There has always been the incorrect belief that a pregnant woman should not receive dental treatment and all interventions should be postponed until after she has given birth. However, perinatal oral health of the pregnant mother (the period around birth, starting between 20 and 28 weeks and ending 4 weeks after birth) plays a crucial role in the general and oral health and well-being of the mother and baby-to-be.
Many mothers are unaware of the consequences of poor oral health for their pregnancy. Research concludes that:
- There is a relationship between periodontal disease and problems during pregnancysuch as premature birth, low birth weight and pre-eclampsia (toxaemia of pregnancy).
- Mothers with inadequate oral hygiene have increased levels of cariogenic bacteria in the mouth, thereby increasing the risk of transmission their babies at a very early age, and therefore, increasing the risk of developing Early Onset Caries (that which occurs before the age of six years).
The first objective, therefore, of perinatal dentistry is to reduce Streptococcus Mutans levels (the main bacterium responsible for tooth decay) in the mother and delay the risk of transmission to her future baby as long as possible. During this period, it is ideal to begin with the oral health preventionThe new mother-to-be has been shown to reduce the risk of tooth decay in children by providing dietary and oral hygiene instructions to the mother-to-be.
The dentistry in pregnant women also favours the establishment of a dental homewhich is highly effective in the prevention and care of children's oral health, something that in Spain and the United Kingdom is in the Region of Murcia is gradually beginning to be known and developed in leading dental centres..
- Brushing with fluoride toothpaste and flossing are essential for removing dental plaque, which can be increased due to more frequent food consumption.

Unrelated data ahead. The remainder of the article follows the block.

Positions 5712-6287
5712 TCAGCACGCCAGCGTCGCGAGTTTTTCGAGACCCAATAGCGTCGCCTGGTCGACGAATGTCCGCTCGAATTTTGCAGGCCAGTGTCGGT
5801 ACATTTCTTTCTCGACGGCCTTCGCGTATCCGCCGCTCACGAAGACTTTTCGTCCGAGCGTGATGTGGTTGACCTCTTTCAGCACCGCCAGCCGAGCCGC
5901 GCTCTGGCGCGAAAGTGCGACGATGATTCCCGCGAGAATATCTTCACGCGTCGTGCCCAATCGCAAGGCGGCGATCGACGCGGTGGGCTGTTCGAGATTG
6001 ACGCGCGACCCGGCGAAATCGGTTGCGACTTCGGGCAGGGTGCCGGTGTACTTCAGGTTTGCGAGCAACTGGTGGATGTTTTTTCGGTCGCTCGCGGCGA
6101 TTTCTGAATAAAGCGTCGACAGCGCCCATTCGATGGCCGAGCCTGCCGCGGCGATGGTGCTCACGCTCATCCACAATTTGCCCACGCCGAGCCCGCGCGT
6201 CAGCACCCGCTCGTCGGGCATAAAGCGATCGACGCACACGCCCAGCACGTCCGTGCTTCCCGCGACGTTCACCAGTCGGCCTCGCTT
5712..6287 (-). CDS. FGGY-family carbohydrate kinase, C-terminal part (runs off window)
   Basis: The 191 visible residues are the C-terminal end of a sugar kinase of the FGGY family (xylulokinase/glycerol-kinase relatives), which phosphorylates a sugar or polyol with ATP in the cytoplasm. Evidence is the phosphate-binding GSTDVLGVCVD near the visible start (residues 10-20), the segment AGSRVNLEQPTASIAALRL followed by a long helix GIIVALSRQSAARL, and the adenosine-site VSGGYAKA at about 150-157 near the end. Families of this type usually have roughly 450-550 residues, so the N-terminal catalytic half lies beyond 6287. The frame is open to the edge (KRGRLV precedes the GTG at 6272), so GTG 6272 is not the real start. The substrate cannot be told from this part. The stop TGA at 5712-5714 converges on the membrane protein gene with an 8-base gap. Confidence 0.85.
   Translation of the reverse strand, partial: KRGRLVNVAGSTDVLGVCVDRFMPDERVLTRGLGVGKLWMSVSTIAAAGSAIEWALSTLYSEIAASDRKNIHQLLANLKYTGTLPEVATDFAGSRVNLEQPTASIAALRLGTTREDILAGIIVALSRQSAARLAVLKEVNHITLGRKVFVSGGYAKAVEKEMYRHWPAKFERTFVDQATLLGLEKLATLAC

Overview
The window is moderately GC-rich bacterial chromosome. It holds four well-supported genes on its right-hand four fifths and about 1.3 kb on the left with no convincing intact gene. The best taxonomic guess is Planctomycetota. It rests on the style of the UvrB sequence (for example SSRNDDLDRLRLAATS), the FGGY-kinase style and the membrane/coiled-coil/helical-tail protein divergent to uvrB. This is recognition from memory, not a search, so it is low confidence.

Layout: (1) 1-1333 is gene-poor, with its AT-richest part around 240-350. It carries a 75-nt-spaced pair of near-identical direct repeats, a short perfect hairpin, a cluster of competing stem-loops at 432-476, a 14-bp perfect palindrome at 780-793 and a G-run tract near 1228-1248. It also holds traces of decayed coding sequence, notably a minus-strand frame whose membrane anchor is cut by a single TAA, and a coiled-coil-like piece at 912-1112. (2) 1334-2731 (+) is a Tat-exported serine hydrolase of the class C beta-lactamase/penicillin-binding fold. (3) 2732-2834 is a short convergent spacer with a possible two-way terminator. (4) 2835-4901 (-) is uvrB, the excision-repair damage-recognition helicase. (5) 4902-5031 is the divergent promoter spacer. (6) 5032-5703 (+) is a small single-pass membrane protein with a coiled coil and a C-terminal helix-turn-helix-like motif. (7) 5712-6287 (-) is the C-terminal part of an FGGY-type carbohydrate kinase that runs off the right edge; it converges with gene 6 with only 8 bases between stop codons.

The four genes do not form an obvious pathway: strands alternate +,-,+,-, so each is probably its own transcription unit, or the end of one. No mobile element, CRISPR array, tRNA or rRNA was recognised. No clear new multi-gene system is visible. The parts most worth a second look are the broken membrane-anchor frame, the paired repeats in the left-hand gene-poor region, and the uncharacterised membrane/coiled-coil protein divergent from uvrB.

- Chew sugar-free chewing gum with xylitol has also been found to be effective in preventing caries during this period.
- Alcohol-free rinses/mouthwashes and with a fluoride concentration of 0.05 % can be used daily.
- The use of a oscillating-rotating electric toothbrush helps to reduce plaque levels in the mouth, improving hygiene and controlling the possible appearance of gingivitis.
- Nausea and vomiting that can occur in pregnant women may cause mothers to avoid toothbrushing. In these cases, the ideal would be to perform rinses with water and a teaspoon of baking soda and postpone toothbrushing for one hour. In this way, we minimise the risk of tooth erosion by stomach acid.
- The cravings for sweet foods during pregnancy may increase the risk of caries. The cariogenic potential of the mother-to-be's diet can be reviewed by her dentist to minimise the risk of possible caries lesions in her, and the consequent impact on her future baby.
- Every pregnant woman should undergo a oral health check-up by specialised professionals and receive advice on hygiene instructions, as there is a direct link between the presence of cariogenic bacteria in babies born to mothers with caries.
- During pregnancy, dental treatment can and should be provided if necessary, with the most appropriate period being the second quarter. Treatment options may include diagnostic x-rays if required by the patient (with appropriate protection), dental prophylaxis, periodontal treatment and restorations or fillings. Antibiotics and anti-inflammatory drugs for infection and pain control are warranted. Acute infection situations should be treated, the risk to the foetus being greater if treatment is delayed.
Thus, we can conclude by indicating that pregnancy is the ideal period to start with prevention in children's oral health, as expectant mothers are very receptive to any information that is beneficial for their future babies, so if you are pregnant, or think you might be, we recommend that you make an appointment with your dentist immediately... your own oral health, and that of your baby, will thank you.